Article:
So, I urge you again, please stop using PLT adaptors if you have not already done so, and bin them, they pollute the radio spectrum, and we all need the radio spectrum every day, don’t take it for granted.

73 de 26CT730

Thursday, 16 August 2012

Old antenna, new tricks, or I hope so…

I have dug out my wire dipole (made from coaxial cable), this was cut from the coaxial cable, which is currently set aside, in order to attach it to a choke balun, the last small piece of insulation has been removed from the centre of the dipole and both ends attached to a terminal block each,  This will be put into service once the choke balun has been built, and if found to work it will be used as the main antenna, thus saving me money.

I found some scrap twin-and-earth cable in the attic, sadly though a lot of it is still running to the sealed-up conduits so it therefore is not usable, and because it’s in close proximity to cables that are in service there is a risk that I could cut the wrong cable, something I wish to avoid, a cheaper option is to use steel-cored washing line

I have never been able to see how good a performer the wire dipole actually is, though when I had it draped down the side of the building at my previous QTH, it worked relatively well, although it lacked the choke and I was getting feeder radiation, revealed by slight changes in the SWR reading when moving the cable during transmit, the dipole at the time was against a stone wall in a vertical arrangement, in it’s new duties it will be in an inverted v arrangement, the terminal blocks being the connection between the choke and the antenna elements.

Once it’s up and I have managed to get the SWR to an acceptable level across all 80 channels, the gateway will be connected to it and the testing phase can begin. 

I hope to be on the air very soon


73 de 26CT730

Monday, 13 August 2012

Another CB gateway update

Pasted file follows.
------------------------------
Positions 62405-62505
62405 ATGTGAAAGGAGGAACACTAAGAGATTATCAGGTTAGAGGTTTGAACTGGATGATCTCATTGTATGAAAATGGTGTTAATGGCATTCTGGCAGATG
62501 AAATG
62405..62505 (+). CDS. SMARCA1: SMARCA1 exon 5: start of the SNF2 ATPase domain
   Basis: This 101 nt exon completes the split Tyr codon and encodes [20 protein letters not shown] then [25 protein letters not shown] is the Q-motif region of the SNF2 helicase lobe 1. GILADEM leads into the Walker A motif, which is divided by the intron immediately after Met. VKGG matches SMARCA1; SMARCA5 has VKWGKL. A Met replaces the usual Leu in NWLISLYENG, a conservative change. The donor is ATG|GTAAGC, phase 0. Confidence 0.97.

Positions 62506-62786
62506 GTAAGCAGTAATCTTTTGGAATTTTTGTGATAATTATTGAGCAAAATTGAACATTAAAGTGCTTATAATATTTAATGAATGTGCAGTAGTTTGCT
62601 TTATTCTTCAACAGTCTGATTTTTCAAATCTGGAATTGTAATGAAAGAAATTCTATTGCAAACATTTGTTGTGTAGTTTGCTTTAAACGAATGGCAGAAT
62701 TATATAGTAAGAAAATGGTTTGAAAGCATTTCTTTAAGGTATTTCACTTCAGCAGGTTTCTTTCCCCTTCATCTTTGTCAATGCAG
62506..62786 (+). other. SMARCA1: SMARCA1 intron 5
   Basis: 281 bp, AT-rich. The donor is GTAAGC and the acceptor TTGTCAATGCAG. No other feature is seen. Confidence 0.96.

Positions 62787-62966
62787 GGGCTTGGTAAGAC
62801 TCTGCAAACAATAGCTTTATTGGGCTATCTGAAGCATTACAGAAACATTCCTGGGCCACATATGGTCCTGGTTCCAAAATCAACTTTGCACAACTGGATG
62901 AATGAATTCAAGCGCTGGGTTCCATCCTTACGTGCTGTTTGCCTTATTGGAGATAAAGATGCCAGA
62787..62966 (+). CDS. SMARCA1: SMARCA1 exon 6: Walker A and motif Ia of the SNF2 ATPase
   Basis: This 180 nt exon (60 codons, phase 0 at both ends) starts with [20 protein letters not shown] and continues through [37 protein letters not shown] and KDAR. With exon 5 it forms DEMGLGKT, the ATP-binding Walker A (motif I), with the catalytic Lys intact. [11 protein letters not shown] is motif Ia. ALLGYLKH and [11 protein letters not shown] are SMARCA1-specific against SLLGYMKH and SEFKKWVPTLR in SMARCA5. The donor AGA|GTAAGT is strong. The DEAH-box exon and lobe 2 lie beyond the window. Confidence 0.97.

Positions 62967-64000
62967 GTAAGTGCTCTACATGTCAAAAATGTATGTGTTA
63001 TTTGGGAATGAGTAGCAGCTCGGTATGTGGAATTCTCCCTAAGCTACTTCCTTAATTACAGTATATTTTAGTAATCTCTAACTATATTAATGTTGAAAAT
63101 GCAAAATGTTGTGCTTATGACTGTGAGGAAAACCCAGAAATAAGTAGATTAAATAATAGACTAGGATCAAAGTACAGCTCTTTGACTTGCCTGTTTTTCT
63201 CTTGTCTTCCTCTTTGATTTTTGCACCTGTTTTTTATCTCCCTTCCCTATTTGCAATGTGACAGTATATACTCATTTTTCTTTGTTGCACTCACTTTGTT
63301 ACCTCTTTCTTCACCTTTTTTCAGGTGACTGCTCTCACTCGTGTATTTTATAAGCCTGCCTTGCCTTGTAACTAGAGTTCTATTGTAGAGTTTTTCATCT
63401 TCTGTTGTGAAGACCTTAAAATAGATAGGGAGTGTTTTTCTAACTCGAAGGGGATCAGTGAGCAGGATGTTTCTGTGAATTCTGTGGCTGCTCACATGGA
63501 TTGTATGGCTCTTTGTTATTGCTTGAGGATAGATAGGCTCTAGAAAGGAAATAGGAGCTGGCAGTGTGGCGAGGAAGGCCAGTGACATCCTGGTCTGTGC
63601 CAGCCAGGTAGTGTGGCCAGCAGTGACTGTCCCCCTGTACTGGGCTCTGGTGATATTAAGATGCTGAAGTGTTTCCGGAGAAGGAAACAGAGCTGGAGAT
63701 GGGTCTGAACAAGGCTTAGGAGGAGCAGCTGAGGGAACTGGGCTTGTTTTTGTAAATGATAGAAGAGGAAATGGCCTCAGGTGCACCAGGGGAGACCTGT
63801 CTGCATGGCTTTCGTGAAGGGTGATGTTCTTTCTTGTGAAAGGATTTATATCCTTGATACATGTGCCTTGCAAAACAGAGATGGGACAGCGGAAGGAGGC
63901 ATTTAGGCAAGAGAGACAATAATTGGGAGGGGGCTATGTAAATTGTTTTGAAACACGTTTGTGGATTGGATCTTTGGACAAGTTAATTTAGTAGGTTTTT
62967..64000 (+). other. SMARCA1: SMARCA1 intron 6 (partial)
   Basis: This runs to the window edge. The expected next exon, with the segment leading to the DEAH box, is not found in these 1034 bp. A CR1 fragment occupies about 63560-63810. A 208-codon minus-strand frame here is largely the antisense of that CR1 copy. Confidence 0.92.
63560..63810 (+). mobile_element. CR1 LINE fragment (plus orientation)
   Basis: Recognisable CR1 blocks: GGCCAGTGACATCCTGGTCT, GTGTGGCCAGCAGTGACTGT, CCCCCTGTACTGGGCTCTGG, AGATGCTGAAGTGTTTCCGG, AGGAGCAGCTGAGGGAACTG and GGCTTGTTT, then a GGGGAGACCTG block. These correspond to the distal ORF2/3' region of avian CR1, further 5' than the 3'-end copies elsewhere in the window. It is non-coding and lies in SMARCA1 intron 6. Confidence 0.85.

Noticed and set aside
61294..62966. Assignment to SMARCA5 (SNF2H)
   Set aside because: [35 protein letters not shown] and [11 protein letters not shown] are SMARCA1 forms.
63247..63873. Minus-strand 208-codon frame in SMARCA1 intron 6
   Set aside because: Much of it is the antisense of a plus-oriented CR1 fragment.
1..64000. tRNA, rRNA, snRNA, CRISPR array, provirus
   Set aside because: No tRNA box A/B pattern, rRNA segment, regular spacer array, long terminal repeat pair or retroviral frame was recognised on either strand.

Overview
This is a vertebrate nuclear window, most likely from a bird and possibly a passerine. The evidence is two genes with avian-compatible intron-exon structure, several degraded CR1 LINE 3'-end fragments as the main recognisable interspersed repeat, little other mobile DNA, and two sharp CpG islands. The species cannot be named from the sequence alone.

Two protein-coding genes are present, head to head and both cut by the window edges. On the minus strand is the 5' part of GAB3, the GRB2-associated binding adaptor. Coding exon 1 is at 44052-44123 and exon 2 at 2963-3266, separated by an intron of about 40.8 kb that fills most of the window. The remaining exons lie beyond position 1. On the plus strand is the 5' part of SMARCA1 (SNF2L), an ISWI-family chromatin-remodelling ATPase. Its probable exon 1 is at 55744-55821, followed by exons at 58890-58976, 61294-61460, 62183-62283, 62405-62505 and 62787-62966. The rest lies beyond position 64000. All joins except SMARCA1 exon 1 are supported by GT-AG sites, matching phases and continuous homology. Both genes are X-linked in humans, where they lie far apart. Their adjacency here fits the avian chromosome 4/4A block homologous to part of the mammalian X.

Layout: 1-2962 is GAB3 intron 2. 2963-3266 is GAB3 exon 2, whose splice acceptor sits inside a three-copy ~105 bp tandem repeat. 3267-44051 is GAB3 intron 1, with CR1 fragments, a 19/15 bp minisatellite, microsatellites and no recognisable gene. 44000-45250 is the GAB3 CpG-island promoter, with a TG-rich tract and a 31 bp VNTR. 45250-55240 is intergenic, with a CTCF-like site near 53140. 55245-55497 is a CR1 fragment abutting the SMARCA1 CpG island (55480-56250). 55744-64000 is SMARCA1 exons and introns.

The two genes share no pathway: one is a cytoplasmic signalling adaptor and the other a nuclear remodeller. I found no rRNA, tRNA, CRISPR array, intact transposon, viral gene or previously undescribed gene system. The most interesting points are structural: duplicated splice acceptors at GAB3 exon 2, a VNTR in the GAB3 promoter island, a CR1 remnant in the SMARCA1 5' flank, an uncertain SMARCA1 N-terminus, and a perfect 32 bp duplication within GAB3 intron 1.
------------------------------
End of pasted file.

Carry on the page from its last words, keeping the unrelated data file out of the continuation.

Late last week the dummy load on the CB gateway radio failed, which caused the SWR to go very high, and for most of the weekend I had to wait and hope the radio wasn’t damaged as a result.  I had ordered a new dummy load and a combined power and SWR meter to reveal any issues, as a visual inspection of the transistors proved inconclusive and I had no other way of testing the radio.  Upon reconnecting the radio back to the power and connecting the new dummy load and meter to it this morning, the output was measured at 4 watts, meaning that no damage had been done to the radio.  I used the radio’s supplied microphone to transmit rather than the gateway computer as I felt it more convenient to do so despite the computer still being connected to the microphone socket.

This means I need not replace the radio and can safely progress to the next stage, the antenna building, although the built antenna will be tuned to work from 26.965 – 27.99125MHz rather than specifically for 27.94125MHz, that antenna will come later on.

More updates to follow.


73 de 26CT730

Thursday, 2 August 2012

Another gateway update

The CB gateway radio arrived yesterday morning, and using the spare few hours I had before I went out I removed the shelf from the cabinet where the main CB is fitted, and installed the bracket for this radio.

The radio is connected to the existing power supply, with a 12 volt fan glued to the underside directly over the speaker grille, the speaker having been removed from the radio.  This was because the original fan, despite it’s small, and slimline, profile, did not fit inside the radio due to the location of a transformer directly under the speaker.  The fan draws it’s power from the same power supply, rated at 12 volts, 7 amps, more than enough for a CB transmitting at 4 watts and a computer fan that is rated well under 1 amp current draw.

The radio has it’s auto squelch enabled while it is on the dummy load, and the keys are locked (except for the 9/19 key which, owing to the use of those two specific channels in most CB bandplans. makes some kind of sense.  The volume and squelch controls are two switched potentiometers so are not electronically locked and can be changed.

Transmitted audio appears to be good, though I’ve so far only had my trusty Intek H-520 Plus to hear it on though I did connect my extension speaker to the handheld knowing that it would provide better quality audio than the speaker that is in the handheld, received audio I cannot get a good answer on just yet, though the parrot output in the test room on 446 Muppets showed promise.

The last stage is to install an antenna, this will allow me to take the gateway off the dummy load and put it on air, though, to begin with, I may set it up as a shared system, alternate weeks, one with my gateway on the antenna and one with my home CB on the antenna, until a second antenna, tuned to be resonant only at, or close to, the gateway’s frequency, will be installed.  Once an antenna is installed, on air tests can be carried out (the gateway will have the testing announcements added during the on air testing phase).  The antenna will be tuned on my main CB as this is what it will spend most of it’s time being used on once the gateway has it’s own antenna.

The estimated completion date will be sometime after the Olympics.

More updates will follow


73 de 26CT730